Trade and Development Report 1988

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This publication identifies the key issues in the global economy and the design of development strategies addressed in the Trade and Development Report over the past three decades, tracing them through its various editions. It shows how ideas, opinions and proposals expressed in the Trade and Development Report, and the analytical approaches used, differed from those of “the mainstream” and their evolution in response to new challenges. This review revisits the concept of interdependence and explains the approach of the reports to macroeconomic and financial policies in both developed and developing countries. It also summarizes development policy failures and successes over the years.



The growth of services in developed market-economy countries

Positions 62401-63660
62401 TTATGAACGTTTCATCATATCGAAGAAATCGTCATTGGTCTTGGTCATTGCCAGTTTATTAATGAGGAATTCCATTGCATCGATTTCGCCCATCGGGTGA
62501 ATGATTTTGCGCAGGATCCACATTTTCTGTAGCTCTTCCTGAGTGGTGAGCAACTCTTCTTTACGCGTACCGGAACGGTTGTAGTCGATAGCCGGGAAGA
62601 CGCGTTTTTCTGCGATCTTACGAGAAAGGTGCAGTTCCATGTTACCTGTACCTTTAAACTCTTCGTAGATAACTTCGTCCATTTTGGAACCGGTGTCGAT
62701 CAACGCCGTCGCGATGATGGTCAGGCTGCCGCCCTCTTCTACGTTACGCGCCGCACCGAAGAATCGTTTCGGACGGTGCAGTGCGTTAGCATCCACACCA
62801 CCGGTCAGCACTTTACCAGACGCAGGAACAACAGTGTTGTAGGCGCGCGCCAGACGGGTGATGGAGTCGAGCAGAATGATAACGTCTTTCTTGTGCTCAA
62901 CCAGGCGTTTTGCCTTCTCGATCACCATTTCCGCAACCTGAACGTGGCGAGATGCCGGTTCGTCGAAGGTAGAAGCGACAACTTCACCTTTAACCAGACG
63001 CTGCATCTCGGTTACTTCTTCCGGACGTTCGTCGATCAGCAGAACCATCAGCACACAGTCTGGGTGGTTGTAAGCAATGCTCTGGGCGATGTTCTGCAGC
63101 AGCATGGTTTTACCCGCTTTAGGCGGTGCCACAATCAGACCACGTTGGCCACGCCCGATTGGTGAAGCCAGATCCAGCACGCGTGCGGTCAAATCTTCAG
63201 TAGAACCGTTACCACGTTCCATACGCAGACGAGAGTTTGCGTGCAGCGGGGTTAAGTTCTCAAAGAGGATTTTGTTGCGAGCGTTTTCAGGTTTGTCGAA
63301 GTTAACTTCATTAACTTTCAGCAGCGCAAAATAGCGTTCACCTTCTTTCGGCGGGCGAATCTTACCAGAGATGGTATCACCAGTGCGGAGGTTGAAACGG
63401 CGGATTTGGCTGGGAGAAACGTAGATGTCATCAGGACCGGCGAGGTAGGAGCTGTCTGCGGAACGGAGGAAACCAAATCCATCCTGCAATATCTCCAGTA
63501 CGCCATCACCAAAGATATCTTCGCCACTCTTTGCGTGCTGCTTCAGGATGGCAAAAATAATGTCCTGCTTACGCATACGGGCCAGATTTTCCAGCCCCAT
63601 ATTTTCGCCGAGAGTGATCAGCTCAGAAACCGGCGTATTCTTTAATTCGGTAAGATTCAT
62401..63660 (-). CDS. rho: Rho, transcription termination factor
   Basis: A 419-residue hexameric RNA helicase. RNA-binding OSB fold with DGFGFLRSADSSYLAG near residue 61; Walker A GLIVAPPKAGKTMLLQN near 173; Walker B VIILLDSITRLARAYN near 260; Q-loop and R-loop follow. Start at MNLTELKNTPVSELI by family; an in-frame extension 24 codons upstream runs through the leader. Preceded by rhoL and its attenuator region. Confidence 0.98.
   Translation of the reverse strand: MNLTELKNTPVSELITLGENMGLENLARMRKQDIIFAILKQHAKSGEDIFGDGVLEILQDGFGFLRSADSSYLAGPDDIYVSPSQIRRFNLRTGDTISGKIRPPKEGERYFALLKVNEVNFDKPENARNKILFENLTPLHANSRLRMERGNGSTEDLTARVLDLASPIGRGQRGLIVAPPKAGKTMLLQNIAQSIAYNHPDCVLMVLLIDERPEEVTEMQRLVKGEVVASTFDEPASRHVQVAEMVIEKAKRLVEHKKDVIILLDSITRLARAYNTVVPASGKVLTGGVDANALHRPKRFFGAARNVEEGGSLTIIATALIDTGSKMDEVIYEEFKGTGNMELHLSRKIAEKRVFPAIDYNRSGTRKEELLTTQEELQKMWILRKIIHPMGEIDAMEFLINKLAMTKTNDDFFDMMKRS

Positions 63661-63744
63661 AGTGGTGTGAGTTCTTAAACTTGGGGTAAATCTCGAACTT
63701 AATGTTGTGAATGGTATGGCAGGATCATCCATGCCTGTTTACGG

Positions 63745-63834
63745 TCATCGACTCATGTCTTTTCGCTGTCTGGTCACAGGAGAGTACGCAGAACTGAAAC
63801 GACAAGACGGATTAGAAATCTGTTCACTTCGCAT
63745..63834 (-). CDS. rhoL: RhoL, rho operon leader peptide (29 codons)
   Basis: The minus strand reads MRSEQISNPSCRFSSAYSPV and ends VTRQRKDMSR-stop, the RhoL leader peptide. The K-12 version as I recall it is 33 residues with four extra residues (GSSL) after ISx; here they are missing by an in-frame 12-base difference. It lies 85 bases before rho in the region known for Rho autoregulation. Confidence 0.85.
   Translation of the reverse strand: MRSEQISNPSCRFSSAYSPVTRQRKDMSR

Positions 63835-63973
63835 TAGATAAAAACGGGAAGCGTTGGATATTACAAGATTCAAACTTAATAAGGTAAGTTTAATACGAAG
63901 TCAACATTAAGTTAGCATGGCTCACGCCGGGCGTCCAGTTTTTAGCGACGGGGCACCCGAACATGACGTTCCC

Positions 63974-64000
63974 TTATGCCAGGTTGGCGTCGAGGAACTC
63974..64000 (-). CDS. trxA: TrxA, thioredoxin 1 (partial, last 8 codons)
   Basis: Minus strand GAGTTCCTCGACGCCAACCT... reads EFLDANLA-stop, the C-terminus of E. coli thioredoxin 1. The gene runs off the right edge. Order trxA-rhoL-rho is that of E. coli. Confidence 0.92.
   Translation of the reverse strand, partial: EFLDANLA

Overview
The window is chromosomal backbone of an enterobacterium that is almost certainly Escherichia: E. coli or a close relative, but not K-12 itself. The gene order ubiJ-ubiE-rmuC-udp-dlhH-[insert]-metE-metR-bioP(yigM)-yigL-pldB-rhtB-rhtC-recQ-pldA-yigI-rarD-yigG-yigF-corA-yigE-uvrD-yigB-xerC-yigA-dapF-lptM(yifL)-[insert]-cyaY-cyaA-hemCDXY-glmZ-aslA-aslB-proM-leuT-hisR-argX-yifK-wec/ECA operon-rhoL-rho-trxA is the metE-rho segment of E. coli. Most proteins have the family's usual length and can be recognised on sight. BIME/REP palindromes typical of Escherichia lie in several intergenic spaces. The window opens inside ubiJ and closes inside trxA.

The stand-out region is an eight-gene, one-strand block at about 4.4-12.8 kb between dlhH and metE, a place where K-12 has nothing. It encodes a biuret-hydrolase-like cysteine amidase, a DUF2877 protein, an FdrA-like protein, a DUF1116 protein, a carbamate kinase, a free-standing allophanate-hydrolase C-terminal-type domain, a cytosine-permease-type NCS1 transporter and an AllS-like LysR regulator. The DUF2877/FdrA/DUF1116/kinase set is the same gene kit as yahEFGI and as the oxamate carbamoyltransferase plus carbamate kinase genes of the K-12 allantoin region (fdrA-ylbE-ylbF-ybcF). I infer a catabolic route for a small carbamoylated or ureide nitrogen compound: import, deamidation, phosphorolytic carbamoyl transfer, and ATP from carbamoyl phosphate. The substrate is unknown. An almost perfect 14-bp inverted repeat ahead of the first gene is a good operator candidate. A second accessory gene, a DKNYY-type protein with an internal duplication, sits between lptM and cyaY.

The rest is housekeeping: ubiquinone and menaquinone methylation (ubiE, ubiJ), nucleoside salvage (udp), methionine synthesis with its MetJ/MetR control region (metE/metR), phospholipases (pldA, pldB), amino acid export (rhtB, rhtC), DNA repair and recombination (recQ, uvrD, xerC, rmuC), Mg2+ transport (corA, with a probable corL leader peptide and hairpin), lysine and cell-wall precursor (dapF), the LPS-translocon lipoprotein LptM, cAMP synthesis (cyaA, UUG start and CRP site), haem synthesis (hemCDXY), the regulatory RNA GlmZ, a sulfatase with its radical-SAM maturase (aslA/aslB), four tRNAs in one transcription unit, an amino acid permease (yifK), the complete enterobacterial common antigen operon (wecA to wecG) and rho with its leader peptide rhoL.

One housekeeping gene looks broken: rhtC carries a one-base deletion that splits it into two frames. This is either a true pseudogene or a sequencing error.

The past quarter century has seen a marked rise in output per capita in developed market-economy countries. Although growth has proceeded somewhat differently in each economy, an important characteristic common to all is the significant rise in the share of output and employment accounted for by the services sector. It was the rapid increase in employment in services that first drew attention to the structural changes taking place. By 1985 even the most conservative estimates showed that, for the 10 OECD countries ranking highest in terms of 1985 shares of employment in services, the average share had risen from below one half in 1960 to two-thirds in 1985; among the 10 lowest ranking OECD countries, the average share rose from below 40 to over 55 per cent.


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